I found it confusing exactly because I thought of it in a translation context: since "nach" can be used as "according to"*, it could either mean "English to French" or the exact opposite of "English from [i.e. according to] French".
- but perhaps not in a translation context.
A possible context could be:
A: I tidy up my room. B: Can I help you. A: Yes. See here, I have an empty side board. First I put my French book in the side board. B: Here I have the English book! French to English? A: Yes, why not, French to (/next to) English. (=Englisch zu (/neben) Französisch).
Actually that part I understand. What was confusing was only that the adjective "the English" was translated as "dem Englischen" as opposed to the adjective "das Franzoesich". Now I see that it's because of the difference in the cases --- the first adjective is in dative and the second in accusative. Thanks anyway
That would imply that you started doing something at English and did it until you got to French and then stopped. So, like "from English until French".
Perhaps you were reading a dictionary, starting at the word Englisch until you got to the word Französisch?
But you couldn't use von...bis for a translation; "until" is not the appropriate connector here.
Trying to avoid to guess what the sentence mean and how to interprete "nach", I suggest "Englisch von der Französischen Seite". Can we use this expression in German? That would be clear though: the native language is French, the learning language is English. Of course , if we simply talk about a type of dictionary, it can be even very simple: I took my French-Englisch dictionary = Fr to Eng, französisch (zu,nach???) English. Yes, I must admit, that "nach, zu" matter is not clear to me. Especially if Duo translates "nach" into "after" and not into "to". Abentbrot, please, I need your help! :-[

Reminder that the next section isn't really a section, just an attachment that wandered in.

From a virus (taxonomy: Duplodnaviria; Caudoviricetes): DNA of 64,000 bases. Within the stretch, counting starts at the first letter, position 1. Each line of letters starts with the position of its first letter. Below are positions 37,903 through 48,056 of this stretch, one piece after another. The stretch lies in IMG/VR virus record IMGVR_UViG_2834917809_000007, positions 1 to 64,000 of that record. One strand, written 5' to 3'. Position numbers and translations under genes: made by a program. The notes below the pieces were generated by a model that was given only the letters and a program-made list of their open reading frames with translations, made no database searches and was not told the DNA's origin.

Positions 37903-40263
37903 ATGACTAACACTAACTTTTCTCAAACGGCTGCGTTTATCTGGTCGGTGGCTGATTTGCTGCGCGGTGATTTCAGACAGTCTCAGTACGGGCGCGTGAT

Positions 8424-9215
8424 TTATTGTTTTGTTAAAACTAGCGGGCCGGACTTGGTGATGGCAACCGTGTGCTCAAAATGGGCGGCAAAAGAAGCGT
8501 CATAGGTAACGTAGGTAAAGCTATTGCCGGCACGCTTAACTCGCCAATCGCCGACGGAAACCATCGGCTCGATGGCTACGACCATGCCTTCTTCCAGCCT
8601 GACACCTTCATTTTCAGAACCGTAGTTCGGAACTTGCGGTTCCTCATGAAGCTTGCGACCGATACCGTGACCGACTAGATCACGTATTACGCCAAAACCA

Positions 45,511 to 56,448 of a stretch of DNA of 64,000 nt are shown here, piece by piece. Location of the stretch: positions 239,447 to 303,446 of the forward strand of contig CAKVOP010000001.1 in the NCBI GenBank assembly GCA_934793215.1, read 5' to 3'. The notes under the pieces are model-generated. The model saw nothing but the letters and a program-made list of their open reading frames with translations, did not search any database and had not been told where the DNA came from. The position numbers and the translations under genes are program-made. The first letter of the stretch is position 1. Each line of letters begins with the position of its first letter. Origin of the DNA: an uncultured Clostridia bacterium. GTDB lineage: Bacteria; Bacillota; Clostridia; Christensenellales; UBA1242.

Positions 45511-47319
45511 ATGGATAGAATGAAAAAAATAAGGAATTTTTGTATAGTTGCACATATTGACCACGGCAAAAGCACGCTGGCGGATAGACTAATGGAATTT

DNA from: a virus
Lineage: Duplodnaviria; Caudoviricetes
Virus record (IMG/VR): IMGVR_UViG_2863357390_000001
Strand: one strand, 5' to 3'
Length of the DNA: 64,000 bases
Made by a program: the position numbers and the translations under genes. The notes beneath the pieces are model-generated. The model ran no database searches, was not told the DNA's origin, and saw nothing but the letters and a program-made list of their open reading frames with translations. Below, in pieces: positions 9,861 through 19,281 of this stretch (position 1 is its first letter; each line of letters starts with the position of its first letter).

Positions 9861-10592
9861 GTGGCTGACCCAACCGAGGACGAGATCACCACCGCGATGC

I am for the suggestion: "Englisch für Französischsprachige". (~English for French-speaking people)
"Englisch von der französischen Seite" ~ I believe from my English experiences that "site" is a well fitting word. "Seite" isn't it. It is in this context the best translation for "site". Never the less it does not fit well.
How about "Englisch von Französisch".
We would use "nach" --> Gib mir bitte das Wörterbuch "(von) Deutsch nach Englisch". I think the very most people will say: Bitte gib mir das Englischwörterbuch. or Bitte gib mir das Englisch-Französischwörterbuch.
In other situations you can use both:
- Die Richtung von Deutsch nach Englisch fällt mir schwer.
- Die Richtung Deutsch zu Englisch fällt mir schwer.
By the way, I notice the following:
- Wir übersetzen Deutsch ins Englische.
- Wir übersetzen Deutsch nach Englisch.
Englisch= in case we need an article, we would use a neuter article (Englisch will ich nicht lernen. Das Englisch von Frau Schuster ist gut.)
das Englische = "die englische Sprache im Allgemeinen" ~the English language (/cultur) in general, everything which is somehow related to English.